1. Guam Catholic Church to File Bankruptcy Amid Abuse Lawsuits. 

By The Associated Press, November 7, 2018, 2:35 AM

Guam’s Catholic church will file for bankruptcy — a move that will allow the archdiocese to avoid trial in dozens of lawsuits alleging child sexual abuse by priests and move toward settlements.

Archbishop Michael Byrnes announced Wednesday that mediation efforts that began in September led the church to bankruptcy.

Earlier this year the Vatican removed the suspended Guam archbishop from office and ordered him not to return to the Pacific island after convicting him of some charges in a Vatican sex abuse trial.

The Vatican didn’t say what exactly Archbishop Anthony Apuron had been convicted of, and the sentence was far lighter than those given high-profile elderly prelates found guilty of molesting minors.


2. Roots of Catholic Anger.

By George Weigel, First Things, November 7, 2018

After a month out of the country, working in Rome at Synod-2018 and helping mark the fortieth anniversary of John Paul II’s election at events in Brussels and Warsaw, I came home to find Catholic anger over the latest phase of the abuse crisis unabated and intensified in some quarters. That this crisis is not acknowledged for what it is by the highest authorities in Rome is a subject for another reflection at another time. The question today is: What are the roots of today’s Catholic anger and disgust?

Part of the answer to that, surely, is exhaustion. Why must we go through this again? Wasn’t the Long Lent of 2002 enough? Weren’t things fixed then? 

Those whose anger is stoked by these understandable questions might have a look at a recent and thoughtful article by Kenneth Woodward in Commonweal. Woodward understands that ripping the cover off the serial sexual predations of the former archbishop of Washington, Theodore McCarrick, triggered a gag-reflex among the Catholic laity that seems to have been bred out of at least some Catholic clergy, both here in the United States and in Rome. But the longtime religion editor of Newsweek also identifies another factor in today’s Catholic rage that ought to cause all of us to pause and think for a moment.

At the same time, it must be remembered that most priests and bishops in the United States are not narcissists: rather, they’re men with a deep sense of vocation who know they’re earthen vessels through whom flows unmerited but superabundant divine grace. Those men deserve our support, affection, and gratitude as they, like the rest of us, deal with the fallout of this season of humiliation and purification. 

As for the narcissists, they need help—and disciplining.     


3. Pakistan landmark risks becoming horror show for Catholic woman.

By John L. Allen Jr., Editor, Crux, November 7, 2018

Perhaps it’s only fitting that a landmark legal ruling announced in Pakistan on Halloween day, acquitting a Christian woman who’d spent a decade on death row awaiting execution over a blasphemy charge, seemingly has triggered a horror show for the woman and her family.

A week after the country’s Supreme Court absolved 47-year-old Asia Bibi, dismissing the case against her as “nothing short of concoction incarnate,” and ordered her immediate release, Bibi remains under lockdown in the same Pakistani prison over what authorities describe as fear for her life should she exit the prison doors.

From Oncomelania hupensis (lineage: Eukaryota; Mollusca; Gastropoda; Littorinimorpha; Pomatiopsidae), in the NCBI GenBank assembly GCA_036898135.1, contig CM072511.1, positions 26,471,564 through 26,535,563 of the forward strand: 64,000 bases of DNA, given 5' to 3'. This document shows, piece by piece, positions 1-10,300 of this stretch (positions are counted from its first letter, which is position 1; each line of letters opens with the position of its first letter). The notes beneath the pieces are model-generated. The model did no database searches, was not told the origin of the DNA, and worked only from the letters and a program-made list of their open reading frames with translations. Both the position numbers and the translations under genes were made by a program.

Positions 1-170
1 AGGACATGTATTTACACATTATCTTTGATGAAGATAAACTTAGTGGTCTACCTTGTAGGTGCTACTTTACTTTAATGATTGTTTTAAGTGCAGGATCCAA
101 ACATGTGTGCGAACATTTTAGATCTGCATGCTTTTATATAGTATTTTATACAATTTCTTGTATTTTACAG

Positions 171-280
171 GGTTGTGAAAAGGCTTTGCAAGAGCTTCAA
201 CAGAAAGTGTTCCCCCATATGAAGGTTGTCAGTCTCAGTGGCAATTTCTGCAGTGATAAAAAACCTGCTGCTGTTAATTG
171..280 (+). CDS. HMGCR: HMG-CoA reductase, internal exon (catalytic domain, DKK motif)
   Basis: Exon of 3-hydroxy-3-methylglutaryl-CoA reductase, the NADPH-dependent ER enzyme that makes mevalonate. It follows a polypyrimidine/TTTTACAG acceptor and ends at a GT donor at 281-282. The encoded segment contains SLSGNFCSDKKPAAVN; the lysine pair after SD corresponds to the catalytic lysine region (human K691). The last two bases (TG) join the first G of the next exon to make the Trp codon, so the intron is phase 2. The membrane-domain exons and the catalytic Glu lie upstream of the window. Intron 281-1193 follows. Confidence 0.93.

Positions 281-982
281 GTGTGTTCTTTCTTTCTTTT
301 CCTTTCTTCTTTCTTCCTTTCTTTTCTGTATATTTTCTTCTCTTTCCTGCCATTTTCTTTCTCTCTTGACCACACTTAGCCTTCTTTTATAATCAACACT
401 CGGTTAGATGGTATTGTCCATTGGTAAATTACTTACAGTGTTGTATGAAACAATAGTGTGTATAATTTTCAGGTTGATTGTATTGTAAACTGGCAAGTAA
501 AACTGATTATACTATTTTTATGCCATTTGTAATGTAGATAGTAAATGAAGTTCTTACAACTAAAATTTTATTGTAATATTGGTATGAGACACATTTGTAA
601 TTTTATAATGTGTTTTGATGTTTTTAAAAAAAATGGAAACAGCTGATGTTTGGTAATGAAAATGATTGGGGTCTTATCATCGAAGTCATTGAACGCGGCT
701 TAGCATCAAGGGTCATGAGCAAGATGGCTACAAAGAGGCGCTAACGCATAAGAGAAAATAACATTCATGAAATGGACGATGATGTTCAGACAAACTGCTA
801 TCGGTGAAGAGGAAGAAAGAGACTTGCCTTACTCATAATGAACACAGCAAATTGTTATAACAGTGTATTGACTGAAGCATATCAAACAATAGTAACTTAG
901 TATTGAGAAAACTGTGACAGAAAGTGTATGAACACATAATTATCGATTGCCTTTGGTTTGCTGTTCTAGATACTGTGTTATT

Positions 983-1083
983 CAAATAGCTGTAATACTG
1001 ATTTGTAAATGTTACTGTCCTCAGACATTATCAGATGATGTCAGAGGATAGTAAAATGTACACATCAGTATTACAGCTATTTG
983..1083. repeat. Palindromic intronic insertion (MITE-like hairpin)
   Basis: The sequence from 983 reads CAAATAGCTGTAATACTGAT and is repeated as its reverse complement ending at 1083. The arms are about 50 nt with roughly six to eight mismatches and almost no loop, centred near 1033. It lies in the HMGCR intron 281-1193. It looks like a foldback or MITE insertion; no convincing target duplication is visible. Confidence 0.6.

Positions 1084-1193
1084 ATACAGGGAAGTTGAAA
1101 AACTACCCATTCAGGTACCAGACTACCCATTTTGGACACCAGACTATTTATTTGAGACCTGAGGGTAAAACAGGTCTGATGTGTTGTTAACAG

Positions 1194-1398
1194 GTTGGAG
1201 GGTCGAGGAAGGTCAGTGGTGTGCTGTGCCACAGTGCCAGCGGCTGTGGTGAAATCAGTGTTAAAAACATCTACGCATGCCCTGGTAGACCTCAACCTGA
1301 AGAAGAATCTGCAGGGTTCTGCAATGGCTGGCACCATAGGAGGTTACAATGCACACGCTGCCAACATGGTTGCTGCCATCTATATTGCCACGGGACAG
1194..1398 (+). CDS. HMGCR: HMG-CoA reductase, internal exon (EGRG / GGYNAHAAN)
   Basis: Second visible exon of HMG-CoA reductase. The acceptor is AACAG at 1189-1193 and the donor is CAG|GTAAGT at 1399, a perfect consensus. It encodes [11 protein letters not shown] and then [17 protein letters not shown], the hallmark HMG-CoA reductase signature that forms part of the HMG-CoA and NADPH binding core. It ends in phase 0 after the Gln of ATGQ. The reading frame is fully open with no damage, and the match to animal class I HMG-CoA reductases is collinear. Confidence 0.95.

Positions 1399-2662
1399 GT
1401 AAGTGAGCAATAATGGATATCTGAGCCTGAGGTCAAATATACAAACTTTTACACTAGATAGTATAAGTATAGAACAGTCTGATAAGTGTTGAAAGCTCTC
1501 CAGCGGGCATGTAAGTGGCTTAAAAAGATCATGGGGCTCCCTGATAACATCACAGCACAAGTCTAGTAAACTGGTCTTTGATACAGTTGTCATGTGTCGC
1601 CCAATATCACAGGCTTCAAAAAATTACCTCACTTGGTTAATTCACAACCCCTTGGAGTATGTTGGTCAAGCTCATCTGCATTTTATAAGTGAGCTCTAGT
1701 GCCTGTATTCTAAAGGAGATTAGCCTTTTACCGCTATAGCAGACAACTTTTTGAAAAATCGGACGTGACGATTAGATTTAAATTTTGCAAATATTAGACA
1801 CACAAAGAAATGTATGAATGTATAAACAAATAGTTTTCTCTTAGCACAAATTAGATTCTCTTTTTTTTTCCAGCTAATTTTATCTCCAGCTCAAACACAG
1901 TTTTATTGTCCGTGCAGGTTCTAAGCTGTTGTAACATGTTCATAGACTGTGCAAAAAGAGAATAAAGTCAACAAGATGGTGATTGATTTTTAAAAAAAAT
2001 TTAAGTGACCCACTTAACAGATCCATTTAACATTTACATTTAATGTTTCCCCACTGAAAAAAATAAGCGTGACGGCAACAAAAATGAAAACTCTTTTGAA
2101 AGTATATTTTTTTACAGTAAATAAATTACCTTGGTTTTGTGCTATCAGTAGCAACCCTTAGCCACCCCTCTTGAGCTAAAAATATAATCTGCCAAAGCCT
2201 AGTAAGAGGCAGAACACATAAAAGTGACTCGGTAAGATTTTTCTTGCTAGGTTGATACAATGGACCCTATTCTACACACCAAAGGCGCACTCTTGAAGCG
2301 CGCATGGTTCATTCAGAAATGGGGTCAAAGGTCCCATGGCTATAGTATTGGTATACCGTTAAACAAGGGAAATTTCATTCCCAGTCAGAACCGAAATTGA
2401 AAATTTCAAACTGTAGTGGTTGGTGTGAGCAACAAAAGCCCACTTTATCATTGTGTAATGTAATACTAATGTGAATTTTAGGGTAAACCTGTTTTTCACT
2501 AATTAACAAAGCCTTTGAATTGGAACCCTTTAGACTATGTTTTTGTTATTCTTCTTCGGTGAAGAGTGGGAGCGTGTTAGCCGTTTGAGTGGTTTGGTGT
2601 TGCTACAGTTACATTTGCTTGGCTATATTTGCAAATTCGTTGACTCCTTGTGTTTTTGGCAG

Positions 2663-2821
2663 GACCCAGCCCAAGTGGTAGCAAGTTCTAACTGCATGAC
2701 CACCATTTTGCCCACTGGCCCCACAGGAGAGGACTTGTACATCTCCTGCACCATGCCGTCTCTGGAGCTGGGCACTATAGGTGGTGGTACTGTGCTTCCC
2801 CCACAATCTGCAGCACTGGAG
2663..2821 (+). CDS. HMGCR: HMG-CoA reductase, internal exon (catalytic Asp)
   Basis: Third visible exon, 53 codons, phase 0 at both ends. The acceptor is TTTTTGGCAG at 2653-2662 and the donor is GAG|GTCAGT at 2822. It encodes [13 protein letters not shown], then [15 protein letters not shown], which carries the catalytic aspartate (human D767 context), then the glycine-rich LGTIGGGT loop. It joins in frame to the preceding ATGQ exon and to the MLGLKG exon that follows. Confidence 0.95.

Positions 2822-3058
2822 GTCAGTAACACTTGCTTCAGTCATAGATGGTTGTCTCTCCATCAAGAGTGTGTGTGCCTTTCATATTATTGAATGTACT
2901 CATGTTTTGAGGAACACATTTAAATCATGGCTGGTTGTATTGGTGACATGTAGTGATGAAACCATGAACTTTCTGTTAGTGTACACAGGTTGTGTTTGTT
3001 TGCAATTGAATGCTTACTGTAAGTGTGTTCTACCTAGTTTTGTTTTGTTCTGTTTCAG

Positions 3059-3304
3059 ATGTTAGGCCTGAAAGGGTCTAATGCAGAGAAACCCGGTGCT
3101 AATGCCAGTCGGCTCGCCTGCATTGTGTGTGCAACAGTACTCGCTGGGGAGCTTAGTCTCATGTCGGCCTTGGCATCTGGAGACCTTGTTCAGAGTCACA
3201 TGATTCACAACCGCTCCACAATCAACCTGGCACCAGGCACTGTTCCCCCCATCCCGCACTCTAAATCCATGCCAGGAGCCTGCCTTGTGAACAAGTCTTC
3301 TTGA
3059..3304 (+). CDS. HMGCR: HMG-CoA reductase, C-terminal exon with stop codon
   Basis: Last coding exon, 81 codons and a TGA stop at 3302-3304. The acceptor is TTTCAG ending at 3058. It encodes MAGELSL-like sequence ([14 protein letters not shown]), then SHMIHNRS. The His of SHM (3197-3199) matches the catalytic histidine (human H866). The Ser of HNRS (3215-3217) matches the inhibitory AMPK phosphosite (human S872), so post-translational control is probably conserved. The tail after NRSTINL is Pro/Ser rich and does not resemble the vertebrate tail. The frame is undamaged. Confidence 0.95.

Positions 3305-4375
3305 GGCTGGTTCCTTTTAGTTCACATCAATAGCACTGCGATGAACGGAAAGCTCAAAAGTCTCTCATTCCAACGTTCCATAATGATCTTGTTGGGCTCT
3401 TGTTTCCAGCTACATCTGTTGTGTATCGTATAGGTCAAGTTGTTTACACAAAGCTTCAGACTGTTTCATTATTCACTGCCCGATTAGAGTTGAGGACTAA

Make no mistake, those fears aren’t a fantasy: According to one national survey, at least ten million Pakistanis say they would be willing to kill Bibi with their bare hands, either out of religious conviction, for the money, or both. A Pakistani mullah offered a reward of roughly $10,000 to anyone who kills her, either inside the prison or outside.

However it plays out, one hopes that same network that carried the Bibi case to this point will stay on it and see the job through – and, needless to say, will do so with the backing of the Vatican’s diplomatic team. A great deal is riding on it, beginning with the fate of a simple Punjabi Catholic family that never asked to be anyone’s symbol, but today finds themselves precisely that.


4. Alabama, W.Va. voters approve anti-abortion amendments.

By Nathaniel Weixel, The Hill Online, November 7, 2018, 12:04 AM

Voters in Alabama and West Virginia approved sweeping amendments to state constitutions that could put major limitations on access to abortions if Roe v. Wade is overturned by the Supreme Court.

Alabama’s amendment makes it state policy to protect “the rights of unborn children” and “support the sanctity of unborn life.” It also says there are no constitutional protections for a woman’s right to an abortion.

The vote was 59 percent in favor versus 40 percent against, with 88 percent of precincts reporting.

West Virginia narrowly passed a similar amendment that states nothing in the state Constitution “secures or protects a right to abortion or requires the funding of abortion.” That vote was 52 percent to 48 percent.

Proponents of the amendments say the measures signal the opinions of voters, and would not have any impact under current law.